Thursday, January 27, 2022

Baud Youngfellow (Part Two of Three Parts) blog post #534

 Image courtesy of Joom


Last week we met Tod and Baud. And there seemed to be electricity in the air, at least from Tod. Let’s get right to it and see what develops, shall we?




I didn’t see Baud Youngfellow again for a few days, but his big Bentley was often parked at the boardinghouse as I passed on the way to school, so he was still in town. Then my heart sank when it wasn’t there one morning. He’d left. My Oklahoma Adonis was gone. Nothing but a minor blip on my personal radar.

Except he wasn’t. That same morning I overheard some girls talking in the hallway, causing my spirits to perk up.

“Have you heard?” one of them asked, giving her brown curls a flip. “That dreamboat with the big car rented a house.”

“So he’s staying?” another asked.

“I hope so,” the third girl said. “Can you imagine what it would be like to get with him? His name shouldn’t be Baud… it ought to be Bawdy.”

Titters from them, a flash of jealousy from me. I mentally beat my head against the lockers. What did you expect? If he sent your pheromones scrambling, what did you think it would do to the fairer sex? I stopped looking for competitors among my own gender and expanded it to the whole of womanhood.

That very weekend, I ran into Baud as he came out of the hardware store. My knees went weak when he addressed me by name.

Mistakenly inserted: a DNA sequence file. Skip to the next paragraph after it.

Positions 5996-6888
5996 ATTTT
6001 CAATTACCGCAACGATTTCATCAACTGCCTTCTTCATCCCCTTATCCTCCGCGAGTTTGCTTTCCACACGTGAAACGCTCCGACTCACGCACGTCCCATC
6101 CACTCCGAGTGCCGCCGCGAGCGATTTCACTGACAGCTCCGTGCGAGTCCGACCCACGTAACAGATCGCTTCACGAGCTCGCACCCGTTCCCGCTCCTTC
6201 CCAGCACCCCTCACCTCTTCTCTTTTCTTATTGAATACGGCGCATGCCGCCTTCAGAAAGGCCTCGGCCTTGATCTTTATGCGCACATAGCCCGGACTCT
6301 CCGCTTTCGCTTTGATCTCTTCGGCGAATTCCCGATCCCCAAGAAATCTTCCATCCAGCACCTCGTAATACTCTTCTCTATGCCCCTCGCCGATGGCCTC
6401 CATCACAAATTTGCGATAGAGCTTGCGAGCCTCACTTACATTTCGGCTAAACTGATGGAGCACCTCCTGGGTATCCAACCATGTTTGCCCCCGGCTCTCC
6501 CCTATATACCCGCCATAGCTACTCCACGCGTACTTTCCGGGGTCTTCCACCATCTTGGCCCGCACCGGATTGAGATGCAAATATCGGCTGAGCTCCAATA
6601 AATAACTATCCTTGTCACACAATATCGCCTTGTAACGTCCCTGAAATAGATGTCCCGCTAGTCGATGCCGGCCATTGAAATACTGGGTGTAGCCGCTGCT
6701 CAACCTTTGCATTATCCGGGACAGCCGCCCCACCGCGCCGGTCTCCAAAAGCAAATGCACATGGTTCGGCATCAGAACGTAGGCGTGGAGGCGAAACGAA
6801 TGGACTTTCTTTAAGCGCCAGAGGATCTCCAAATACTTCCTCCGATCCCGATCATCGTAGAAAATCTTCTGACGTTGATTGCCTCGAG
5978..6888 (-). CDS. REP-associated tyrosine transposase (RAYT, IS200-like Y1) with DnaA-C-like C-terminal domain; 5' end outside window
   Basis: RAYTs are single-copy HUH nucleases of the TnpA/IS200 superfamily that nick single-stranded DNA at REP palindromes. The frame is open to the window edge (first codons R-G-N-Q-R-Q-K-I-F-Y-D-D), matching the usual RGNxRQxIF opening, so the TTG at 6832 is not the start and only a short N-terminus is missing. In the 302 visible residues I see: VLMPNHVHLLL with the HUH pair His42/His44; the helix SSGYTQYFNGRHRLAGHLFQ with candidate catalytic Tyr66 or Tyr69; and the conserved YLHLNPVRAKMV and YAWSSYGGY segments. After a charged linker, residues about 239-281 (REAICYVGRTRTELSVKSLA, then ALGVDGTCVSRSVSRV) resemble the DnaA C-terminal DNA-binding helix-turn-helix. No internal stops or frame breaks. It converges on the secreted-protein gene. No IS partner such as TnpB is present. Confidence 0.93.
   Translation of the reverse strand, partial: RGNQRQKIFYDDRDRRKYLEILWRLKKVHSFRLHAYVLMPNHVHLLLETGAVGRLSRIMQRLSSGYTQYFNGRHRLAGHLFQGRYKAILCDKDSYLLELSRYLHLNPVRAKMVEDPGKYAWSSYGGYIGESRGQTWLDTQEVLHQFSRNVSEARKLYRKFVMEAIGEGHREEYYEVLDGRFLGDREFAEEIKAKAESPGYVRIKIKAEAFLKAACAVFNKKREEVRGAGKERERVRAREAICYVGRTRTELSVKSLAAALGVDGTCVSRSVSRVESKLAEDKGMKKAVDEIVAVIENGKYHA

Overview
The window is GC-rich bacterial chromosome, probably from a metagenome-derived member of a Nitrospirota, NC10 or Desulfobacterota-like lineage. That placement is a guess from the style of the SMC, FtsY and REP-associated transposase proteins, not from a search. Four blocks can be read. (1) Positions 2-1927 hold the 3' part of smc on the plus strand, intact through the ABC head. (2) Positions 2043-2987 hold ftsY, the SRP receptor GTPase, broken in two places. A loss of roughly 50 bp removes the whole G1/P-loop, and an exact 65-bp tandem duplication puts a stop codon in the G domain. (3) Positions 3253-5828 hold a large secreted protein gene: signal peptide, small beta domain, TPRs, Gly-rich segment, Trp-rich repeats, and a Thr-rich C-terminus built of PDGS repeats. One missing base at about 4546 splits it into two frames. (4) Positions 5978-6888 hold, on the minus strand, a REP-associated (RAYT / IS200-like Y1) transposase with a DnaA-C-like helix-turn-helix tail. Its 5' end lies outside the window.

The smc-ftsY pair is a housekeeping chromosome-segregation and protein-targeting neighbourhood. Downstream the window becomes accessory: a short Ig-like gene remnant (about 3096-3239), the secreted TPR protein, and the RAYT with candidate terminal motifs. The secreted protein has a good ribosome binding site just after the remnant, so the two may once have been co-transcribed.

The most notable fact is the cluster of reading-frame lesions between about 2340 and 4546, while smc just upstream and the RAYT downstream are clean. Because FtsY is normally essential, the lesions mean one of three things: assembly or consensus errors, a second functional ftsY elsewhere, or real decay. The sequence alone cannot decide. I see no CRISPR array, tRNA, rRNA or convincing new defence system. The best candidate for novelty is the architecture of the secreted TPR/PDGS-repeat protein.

“Hi, Tod. It is Tod, isn’t it?” My head bobbed independent of my will. “I thought so. Is that with one d or two?”

“One.” Nobody’d ever asked me that in my whole life.

“Okay, Tod with one d, how’d you like a job? Part time till school’s out. Then we’ll consider making it full time.”

Flustered, and frankly addle-pated at the moment, I responded in the worst way possible. “I usually work at the Town Market summers.”

“Oh. Okay, maybe you can recommend—”

“Uh, what kind of job is it?”

“I’m doing some renovations on the Hawkins place. I’ve rented it with an option.”


“To buy it.”

Wow! That sounded permanent. “Well, I did some carpentry work for my uncle when he built a couple of sheds.”

“So you know which end of a hammer to bang with,” he said with a grin. “That’s good, but this is a little more delicate. Delicate, meaning scroll work, which is pretty touchy. I’m wainscotting the den, which will be my office, with some pretty expensive wood after I fashion it the way I want.”


“It’s fancy scrollwork. Artwork, actually. I’m a wood carver.”

My mouth got away with me again. “Woodcarving supports a Bentley automobile?”

He grinned, and as usual, my knees acted up. “It’s a Flying Spur, not the most expensive model. But seriously, my art isn’t what bought the Bentley. You know I come from Tulsa, right?”

I nodded.

“Well, back in the day, my family was in oil. That was when oil was big. So you see, I’m a trust fund baby. And I didn’t buy the Bentley. I ran around in a Volkswagen until my grandmother got fed up with that image and gave me my dead grandfather’s car.”


“So what about it? Are you interested?”

My head answered for me again, nodding enthusiastically. “You bet. I used to do some wood carving, but that was back when I was a kid.” I think I blushed. He probably still considered me a kid.

“Atta boy. It’s proper that the first man I met in La Rosa is the guy who hooks up with me.”